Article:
Replacing your windshield can be a frustrating and potentially time-consuming experience.
First of all, you have to decide which company you are going to trust with your primary mode of transportation.
Secondly, you’re out a car for the entirety of the process (unless you can get a loaner), and it’s not like your responsibilities for the day are just going to wait.
On top of this, how do you know the piece of glass being installed is the proper piece of glass for your year, make and model?
OE, OEM, OEE…oh my!
Let’s get these acronyms straightened out.
This is the piece of glass that was installed in your vehicle as it was originally manufactured. If your windshield has never been replaced, this is most likely the windshield in your vehicle right now. When you hear someone mention “dealer glass” they are referring to OE glass.
OEM (Original Equipment Manufacturer) glass, this windshield could be considered the clone of your original windshield. It was manufactured by the same company as your original windshield and will possess the same logo as the make of your car i.e. Ford, Toyota, Chevrolet.
These manufacturers will normally produce up to a 2 year run of a specific year, make, and model. After this supply exhausted, it’s gone.
It’s worth noting that the price for OEM glass is quite a bit more expensive than comparable aftermarket windshields, and therefore some insurance companies won’t pay for OEM glass if the vehicle is over two years old.
OEE (Original Equipment Equivalent) glass, you could consider an OEE windshield to be a reverse-engineered version of your original windshield.
The OEE windshield will have the same specs as your original windshield, but instead of possessing the automaker’s logo an OEE windshield will sport the glass manufacturer’s logo. Being that this piece of glass wasn’t on the same production line as OE or OEM glass, these windshields are less expensive.
The quality of OEE glass should be considered on par with OEM and OE.
While OEE glass would be considered aftermarket, there are certainly other aftermarket windshields you could have installed in your vehicle. These are options you may only want to consider if you’re paying out of pocket.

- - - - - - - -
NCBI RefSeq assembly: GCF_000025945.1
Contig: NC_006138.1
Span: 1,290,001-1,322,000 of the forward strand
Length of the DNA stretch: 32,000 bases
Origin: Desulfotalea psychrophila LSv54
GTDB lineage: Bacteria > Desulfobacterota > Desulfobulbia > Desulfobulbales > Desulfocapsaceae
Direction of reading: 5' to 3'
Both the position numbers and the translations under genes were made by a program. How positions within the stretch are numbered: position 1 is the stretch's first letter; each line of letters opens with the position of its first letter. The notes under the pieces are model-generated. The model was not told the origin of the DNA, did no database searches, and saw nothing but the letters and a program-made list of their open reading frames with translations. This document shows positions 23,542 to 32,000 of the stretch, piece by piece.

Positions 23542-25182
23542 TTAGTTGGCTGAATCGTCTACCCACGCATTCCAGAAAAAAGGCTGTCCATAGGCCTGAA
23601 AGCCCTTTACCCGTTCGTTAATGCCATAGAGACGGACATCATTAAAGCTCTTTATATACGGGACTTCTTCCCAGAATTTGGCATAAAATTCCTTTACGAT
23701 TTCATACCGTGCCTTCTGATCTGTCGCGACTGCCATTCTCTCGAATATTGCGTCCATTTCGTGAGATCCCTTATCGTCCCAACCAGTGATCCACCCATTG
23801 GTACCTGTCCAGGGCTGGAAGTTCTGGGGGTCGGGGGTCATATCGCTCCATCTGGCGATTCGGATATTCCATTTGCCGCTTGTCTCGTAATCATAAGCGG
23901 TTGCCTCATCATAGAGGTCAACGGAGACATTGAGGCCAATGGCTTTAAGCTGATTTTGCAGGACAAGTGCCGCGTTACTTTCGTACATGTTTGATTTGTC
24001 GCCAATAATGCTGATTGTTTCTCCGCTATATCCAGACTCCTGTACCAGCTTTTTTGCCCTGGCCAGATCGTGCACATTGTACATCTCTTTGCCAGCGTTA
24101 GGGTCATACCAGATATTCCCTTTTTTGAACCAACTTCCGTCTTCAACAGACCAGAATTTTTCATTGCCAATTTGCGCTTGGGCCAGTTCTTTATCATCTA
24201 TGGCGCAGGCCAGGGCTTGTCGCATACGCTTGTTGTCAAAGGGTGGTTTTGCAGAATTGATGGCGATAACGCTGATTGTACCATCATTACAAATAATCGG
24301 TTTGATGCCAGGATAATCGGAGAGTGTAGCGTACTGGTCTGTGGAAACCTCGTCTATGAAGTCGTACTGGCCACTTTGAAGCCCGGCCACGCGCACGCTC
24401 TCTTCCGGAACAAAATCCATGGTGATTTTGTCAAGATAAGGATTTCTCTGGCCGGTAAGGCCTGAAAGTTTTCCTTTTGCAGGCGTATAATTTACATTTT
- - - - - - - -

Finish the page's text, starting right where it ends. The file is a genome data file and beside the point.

While these other options may be cheaper, realize that they are not considered to possess the same specs or even quality when compared to OEE or OEM glass.
The ADAS Curveball
We covered ADAS technology in a previous entry if the term is foreign to you. Due to the technological demands of ADAS features, glass clarity is increasingly important for optimal operation of these features. OEM glass would be the best choice if your vehicle requires ADAS recalibration.
Installing a non-OEM windshield could result in the windshield camera not being calibrated properly, therefore compromising the operation of various ADAS features.
The Bottom Line
All glass must reach certain standards and pass various rigors before going to market. If you’re questioning the glass installed in your vehicle, look for a DOT number. With the DOT number, you can rest assured that your glass meets the safety standards required.
Between OEM and OEE glass the specs should line up within a hair’s width of identical, and you should feel confident with either windshield installed in your vehicle.
The caveat here is with regard ADAS recalibrations, you may want to confirm that the piece of glass being installed won’t hinder the operations of your ADAS features, and more often than not, an OEM piece of glass is the best play in this situation.
OEM: the windshield closest to your original windshield, more expensive, ensures proper operation of ADAS Features
OEE: reverse-engineered to meet OEM specs, cheaper, may affect the accuracy of ADAS recalibration
Aftermarket (non-OEE): will meet DOT standards, easiest on the pocketbook, may sacrifice some quality
In Minnesota, as well as other states, glass damage is covered and there are no out-of-pocket expenses. This makes the journey to the right piece of glass a little less stress-inducing.
You should feel safe and confident with the windshield you have installed. Hopefully, you will find these points helpful the next time you need to replace your windshield.